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Photo by CELLOU BINANI/AFP via Getty Images.

Protesters react as police throw rocks and fire tear gas in the opposition stronghold of Wanindara, a northern suburb of Conakry, on February 27, 2020.

Death Toll Rises to 92 Amid Anti-Government Protests in Guinea

Opposition groups in Guinea have reported that at least 90 protestors have been killed amid ongoing demonstrations just a week before elections are set to take place.

The National Front for the Defence of the Constitution (NFDC), an opposition group in Guinea, has reported that at least 90 protestors have been killed in a fierce crackdown on protests by President Alpha Condé and his government. A number of the protesters have been reportedly shot dead by security forces. The ongoing anti-government demonstrations, which began last year, are in direct response to President Condé seeking a third term in office after having amended the country's constitution to permit him to do so.

READ: Deep Dive: Protest Movements Across the Continent

Last week, the death toll sat at 50 and seems to be rising steadily just a week before national elections are set to take place on October 18th. However, Guinea's Minister of Security, Albert Damantang Camara, has dismissed the recent death toll reported by the NFDC saying that there is "not enough evidence to attribute them to security forces". According to AFP, Camara also added that, "There have been violent deaths, which we regret, and we are working to ensure that this does not happen again but it would be very surprising if there were 92 of them."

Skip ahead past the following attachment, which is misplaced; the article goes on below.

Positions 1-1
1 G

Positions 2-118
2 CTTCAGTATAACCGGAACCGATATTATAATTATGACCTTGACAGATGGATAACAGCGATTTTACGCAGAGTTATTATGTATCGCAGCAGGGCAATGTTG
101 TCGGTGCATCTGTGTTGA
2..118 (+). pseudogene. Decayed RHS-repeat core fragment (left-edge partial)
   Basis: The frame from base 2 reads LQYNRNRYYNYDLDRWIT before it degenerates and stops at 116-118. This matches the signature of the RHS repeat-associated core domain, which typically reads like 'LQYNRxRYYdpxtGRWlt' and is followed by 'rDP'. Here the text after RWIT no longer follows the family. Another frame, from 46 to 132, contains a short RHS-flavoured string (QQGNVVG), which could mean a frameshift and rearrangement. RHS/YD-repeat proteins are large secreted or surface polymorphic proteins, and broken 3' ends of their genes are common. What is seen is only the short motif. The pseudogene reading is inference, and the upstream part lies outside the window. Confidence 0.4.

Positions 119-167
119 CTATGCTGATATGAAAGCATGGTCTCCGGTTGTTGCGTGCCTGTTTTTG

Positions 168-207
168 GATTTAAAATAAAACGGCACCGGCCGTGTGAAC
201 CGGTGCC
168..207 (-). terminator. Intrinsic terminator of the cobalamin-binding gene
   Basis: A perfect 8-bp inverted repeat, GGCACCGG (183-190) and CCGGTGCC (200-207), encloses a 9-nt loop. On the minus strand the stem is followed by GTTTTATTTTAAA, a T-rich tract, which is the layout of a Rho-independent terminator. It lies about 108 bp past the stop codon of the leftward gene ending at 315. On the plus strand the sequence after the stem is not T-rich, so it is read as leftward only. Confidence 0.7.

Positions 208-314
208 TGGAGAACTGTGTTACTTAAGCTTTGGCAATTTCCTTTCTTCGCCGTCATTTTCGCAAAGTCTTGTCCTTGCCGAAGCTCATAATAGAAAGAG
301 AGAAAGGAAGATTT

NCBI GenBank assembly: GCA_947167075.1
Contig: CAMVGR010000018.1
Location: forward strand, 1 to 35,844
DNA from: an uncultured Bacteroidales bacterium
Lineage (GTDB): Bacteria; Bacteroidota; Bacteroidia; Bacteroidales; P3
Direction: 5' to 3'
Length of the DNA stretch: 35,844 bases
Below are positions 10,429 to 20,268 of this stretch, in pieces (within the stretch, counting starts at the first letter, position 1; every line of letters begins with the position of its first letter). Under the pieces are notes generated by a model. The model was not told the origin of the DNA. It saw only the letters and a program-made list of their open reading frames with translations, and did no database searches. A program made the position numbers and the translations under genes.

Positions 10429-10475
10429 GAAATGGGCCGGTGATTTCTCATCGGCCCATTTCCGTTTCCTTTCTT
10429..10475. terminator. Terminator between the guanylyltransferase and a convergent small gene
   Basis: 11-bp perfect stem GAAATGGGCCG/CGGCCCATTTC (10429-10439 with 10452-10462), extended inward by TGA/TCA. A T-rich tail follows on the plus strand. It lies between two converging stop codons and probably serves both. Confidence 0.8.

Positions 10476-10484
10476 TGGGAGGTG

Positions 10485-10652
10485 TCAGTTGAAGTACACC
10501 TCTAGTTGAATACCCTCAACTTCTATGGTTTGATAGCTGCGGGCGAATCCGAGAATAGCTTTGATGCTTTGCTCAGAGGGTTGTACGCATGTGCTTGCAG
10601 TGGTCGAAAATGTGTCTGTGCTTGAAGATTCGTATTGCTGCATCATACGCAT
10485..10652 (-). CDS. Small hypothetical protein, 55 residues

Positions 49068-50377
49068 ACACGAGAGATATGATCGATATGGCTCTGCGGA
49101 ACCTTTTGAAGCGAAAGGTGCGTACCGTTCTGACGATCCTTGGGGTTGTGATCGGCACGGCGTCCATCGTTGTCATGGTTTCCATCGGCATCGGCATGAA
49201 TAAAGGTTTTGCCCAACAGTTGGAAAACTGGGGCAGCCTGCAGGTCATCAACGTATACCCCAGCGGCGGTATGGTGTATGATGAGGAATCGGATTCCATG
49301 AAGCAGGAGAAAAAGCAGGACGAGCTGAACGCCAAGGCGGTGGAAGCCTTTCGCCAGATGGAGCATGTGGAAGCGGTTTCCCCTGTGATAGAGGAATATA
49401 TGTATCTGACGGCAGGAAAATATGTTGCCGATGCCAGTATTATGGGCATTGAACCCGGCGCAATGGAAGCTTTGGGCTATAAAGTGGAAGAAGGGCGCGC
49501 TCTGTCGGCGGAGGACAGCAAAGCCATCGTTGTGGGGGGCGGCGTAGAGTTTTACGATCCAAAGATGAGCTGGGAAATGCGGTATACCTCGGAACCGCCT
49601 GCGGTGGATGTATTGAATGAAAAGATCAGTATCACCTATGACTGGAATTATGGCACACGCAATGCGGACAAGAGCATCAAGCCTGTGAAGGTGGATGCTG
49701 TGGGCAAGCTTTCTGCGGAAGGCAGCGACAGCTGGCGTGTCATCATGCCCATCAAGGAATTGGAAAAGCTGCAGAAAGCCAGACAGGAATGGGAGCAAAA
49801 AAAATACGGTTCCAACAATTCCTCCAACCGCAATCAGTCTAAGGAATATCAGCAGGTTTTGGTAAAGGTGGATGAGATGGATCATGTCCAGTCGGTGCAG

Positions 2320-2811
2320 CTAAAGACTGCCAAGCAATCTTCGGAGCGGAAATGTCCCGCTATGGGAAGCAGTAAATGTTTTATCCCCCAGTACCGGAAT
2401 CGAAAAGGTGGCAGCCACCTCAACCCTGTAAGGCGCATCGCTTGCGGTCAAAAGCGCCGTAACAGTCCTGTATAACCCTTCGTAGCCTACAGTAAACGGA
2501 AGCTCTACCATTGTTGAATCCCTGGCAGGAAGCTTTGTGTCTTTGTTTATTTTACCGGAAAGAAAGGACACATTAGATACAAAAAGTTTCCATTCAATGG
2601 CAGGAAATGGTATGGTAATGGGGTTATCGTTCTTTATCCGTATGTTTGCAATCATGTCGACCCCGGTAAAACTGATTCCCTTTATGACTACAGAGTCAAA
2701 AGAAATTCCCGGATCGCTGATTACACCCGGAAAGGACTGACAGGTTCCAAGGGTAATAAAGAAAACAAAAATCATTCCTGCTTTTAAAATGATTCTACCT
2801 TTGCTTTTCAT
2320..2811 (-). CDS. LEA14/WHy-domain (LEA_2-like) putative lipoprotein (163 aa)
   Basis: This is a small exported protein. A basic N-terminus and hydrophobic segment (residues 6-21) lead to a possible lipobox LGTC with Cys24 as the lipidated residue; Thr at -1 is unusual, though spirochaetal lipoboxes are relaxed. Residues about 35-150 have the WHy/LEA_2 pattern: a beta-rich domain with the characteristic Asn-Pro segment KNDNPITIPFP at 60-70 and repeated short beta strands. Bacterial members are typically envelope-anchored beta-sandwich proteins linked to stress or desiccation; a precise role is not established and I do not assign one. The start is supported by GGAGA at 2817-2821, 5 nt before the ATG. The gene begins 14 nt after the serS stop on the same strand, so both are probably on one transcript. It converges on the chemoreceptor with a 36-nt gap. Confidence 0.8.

Unsurprisingly, Aljazeera reports that critics of the Guinean government have described President Condé as having "veered towards authoritarianism in his current second term." While Condé was himself an opposition figure before he was democratically elected to the presidency back in 2010, he has admittedly lost favour with Guineans over the years particularly after he announced that he would be running for his controversial third term in office.

The protests in Guinea are currently taking place with several other protests across the continent from the protests against police brutality in Nigeria to demonstrations against gender-based violence in Namibia.

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Photo: Aisha Asamany

How Relocating to Ghana Helped Reinvigorate Jewelry Designer Aisha Asamany's Work

Moving to Ghana gave Aisha Asamany's luxury jewelry brand, inspired by Adinkra symbols that traditionally project strength, fearlessness, love and power, renewed verve to tell personal stories of her growing clientele.

In 2019, the government of Ghana made a global splash with its Year of Return initiative – the campaign sought to encourage the African diaspora to return home to the continent, specifically to Ghana.

Linked to the 400th year commemoration of the first recorded landing of slaves in the United States, it became a launchpad for the Ghanaian government to convince Black people around the world to permanently settle in the West African country.

Aisha Asamany, a corporate management consultant for high-profile UK financial institutions turned self-taught luxury jewelry designer was one of many who heeded the call, trading in the corporate life for a spiritual and an entrepreneurial journey – one of joy, appreciation, and representation in her fatherland.

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